Five ways to deal with customer complaints via Social Media
No you don’t suck...
But what if someone said that either you or your business did!?! Online no less!
Social media as a marketing tool is great in many ways. It gives businesses the opportunity to target and interact with your customers while reinforcing your brand. But what about those instances where someone feels…. Well…less than satisfied and they decided to take the matter to their online community? What can you do? How can you address the issue?
1. Set up alerts
One of the perks of social media is the ability to monitor what is being said about your business online. Just by setting up a Google alert you can follow just about anything that is being said and thus look for any indications of unhappy customers. Speed of response is essential and social media can be very helpful in this regard.
2. Find out what you’re dealing with
How big is the issue? Are there multiple posts and comments made about it? What is the tone of the conversation? You will want to get a feel for how big the issue is before you try and address it. Certainly, you don’t want to amplify an issue if only two people are talking about it. But then again - It may only take a few people to start a firestorm.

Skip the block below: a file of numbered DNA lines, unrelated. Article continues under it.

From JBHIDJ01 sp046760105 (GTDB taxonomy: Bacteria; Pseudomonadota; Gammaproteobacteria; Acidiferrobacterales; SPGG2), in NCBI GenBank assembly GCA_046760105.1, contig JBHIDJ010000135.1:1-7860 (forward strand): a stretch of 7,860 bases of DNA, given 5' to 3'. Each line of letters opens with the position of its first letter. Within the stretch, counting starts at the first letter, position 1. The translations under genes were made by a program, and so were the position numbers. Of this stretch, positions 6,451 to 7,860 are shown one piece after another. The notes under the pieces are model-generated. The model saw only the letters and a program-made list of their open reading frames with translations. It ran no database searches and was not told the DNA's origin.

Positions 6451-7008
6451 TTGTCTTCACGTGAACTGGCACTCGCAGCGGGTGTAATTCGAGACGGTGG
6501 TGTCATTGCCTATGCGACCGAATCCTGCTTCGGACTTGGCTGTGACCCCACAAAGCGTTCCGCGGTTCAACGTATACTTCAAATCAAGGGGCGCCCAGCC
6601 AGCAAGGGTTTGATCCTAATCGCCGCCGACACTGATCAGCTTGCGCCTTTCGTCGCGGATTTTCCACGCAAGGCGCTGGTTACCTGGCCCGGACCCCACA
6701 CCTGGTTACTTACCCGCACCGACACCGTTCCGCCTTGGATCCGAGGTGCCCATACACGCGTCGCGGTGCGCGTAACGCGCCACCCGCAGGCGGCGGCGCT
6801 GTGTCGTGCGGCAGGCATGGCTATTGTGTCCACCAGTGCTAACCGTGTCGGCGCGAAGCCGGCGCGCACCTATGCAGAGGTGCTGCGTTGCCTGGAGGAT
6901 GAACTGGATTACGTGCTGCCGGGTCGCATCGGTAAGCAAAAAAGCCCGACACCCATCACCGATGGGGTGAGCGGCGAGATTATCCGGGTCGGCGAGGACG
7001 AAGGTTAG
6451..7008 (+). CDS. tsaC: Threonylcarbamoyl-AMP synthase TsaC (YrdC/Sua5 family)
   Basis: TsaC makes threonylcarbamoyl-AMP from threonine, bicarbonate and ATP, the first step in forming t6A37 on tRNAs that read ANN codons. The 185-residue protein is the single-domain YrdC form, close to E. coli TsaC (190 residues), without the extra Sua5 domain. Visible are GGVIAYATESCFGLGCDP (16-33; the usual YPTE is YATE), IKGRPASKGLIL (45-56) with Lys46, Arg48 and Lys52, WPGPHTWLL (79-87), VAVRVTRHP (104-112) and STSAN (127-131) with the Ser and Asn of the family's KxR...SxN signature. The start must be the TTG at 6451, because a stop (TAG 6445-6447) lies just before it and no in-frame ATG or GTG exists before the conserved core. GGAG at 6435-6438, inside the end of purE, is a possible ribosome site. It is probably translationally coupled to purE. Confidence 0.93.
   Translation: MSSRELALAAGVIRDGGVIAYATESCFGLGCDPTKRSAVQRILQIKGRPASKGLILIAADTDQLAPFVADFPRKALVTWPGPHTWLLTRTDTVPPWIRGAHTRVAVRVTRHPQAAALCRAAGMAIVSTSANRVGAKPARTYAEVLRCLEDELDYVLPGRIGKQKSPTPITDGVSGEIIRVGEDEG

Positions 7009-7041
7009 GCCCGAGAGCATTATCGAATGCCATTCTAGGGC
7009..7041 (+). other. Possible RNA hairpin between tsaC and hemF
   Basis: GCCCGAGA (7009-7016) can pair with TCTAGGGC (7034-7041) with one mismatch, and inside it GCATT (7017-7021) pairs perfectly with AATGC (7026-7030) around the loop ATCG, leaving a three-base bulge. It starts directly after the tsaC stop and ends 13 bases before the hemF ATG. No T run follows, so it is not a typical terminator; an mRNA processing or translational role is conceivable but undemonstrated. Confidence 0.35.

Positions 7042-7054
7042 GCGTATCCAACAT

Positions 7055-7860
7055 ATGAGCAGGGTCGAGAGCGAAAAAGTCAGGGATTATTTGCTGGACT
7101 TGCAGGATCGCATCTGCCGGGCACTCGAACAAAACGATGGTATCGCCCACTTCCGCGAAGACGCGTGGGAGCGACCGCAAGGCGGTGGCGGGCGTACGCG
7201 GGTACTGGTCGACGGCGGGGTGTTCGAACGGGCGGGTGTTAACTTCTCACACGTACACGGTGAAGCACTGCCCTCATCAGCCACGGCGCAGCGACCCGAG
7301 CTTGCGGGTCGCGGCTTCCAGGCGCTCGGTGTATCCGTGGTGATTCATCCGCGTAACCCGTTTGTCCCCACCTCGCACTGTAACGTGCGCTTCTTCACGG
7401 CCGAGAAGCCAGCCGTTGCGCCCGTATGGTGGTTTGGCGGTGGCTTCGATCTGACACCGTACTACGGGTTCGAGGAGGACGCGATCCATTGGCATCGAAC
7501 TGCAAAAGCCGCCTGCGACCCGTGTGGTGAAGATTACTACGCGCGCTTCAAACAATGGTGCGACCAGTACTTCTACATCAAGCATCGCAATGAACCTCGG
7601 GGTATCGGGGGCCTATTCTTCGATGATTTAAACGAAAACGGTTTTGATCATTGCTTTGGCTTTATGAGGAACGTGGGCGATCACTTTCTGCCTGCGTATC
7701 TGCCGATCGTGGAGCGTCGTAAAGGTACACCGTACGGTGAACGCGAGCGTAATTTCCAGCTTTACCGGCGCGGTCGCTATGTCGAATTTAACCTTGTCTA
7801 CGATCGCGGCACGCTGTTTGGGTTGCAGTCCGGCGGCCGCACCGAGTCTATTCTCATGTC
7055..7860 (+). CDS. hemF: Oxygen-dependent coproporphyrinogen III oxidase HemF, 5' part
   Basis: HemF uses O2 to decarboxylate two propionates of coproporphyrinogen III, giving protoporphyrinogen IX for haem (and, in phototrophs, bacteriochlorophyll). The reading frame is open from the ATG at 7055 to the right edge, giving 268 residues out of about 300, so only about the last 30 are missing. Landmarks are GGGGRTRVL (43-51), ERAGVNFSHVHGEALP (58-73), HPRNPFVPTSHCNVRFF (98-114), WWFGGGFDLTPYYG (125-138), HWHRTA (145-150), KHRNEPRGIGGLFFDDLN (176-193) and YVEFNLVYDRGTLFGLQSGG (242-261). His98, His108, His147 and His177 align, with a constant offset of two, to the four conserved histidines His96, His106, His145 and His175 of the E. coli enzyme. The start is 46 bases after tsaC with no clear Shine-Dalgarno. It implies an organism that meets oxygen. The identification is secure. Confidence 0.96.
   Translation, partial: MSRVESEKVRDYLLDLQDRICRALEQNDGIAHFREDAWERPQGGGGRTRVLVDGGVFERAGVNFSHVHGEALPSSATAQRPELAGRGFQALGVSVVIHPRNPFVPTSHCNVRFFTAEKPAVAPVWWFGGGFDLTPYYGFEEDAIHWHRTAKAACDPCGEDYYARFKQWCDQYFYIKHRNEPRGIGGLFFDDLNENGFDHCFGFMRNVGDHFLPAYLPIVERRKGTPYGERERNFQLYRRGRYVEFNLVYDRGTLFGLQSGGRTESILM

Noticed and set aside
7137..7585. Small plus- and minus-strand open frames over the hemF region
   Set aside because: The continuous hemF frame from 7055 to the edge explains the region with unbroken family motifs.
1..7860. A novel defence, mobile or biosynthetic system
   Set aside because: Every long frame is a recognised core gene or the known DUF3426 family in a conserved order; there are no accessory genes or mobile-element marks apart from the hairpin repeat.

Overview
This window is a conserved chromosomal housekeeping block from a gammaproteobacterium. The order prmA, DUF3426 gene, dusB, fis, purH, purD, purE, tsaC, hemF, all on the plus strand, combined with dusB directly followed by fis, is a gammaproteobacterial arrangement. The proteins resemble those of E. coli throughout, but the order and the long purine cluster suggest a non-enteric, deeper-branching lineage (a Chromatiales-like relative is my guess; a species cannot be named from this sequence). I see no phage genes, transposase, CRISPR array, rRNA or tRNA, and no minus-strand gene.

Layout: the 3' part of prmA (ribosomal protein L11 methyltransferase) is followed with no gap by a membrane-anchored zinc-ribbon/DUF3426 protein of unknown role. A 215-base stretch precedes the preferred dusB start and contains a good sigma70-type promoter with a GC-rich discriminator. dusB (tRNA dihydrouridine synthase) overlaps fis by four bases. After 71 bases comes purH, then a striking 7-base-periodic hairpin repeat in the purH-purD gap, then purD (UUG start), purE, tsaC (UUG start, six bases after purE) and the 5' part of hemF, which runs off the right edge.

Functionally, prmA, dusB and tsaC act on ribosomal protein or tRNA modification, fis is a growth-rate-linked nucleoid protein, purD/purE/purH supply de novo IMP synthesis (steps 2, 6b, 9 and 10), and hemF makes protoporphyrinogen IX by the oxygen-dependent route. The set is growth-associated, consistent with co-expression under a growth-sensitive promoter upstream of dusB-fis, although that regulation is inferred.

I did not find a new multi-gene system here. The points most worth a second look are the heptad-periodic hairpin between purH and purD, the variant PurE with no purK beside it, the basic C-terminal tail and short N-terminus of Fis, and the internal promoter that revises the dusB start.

3. Understand what you can do:
You have the choice to do absolutely nothing. You can just stand by watch the conversation sizzle and then fizzle. But what good would that do? Well it could make you look good at ignoring not addressing customer complaints and not caring about their needs.
4. You could respond.
You can listen to the issue and empathize with their frustration (even if you think its ridiculous). Decide what your response will be and then triage the post, comments, tweets and respond to them. You don’t have to respond to all of them, but make sure that your response is in a place that is easily found.
5. Communicate the solution:
Be commutative and not defensive. Think of it this way: You’re a consumer and if you had a problem with a product - how would you want the manager to address it? Would hurling the warranty your way and calling you an imbecile for not reading it give you the warm and fuzzies? Doubt it. Apologize for the negative experience and offer to take the conversation offline to discuss possible solutions. You can decide to engage in continual dialogue if necessary.
In closing- It’s better to respond and respond well to online complaints
than to not respond at all. It can have a good impact on your brand in the long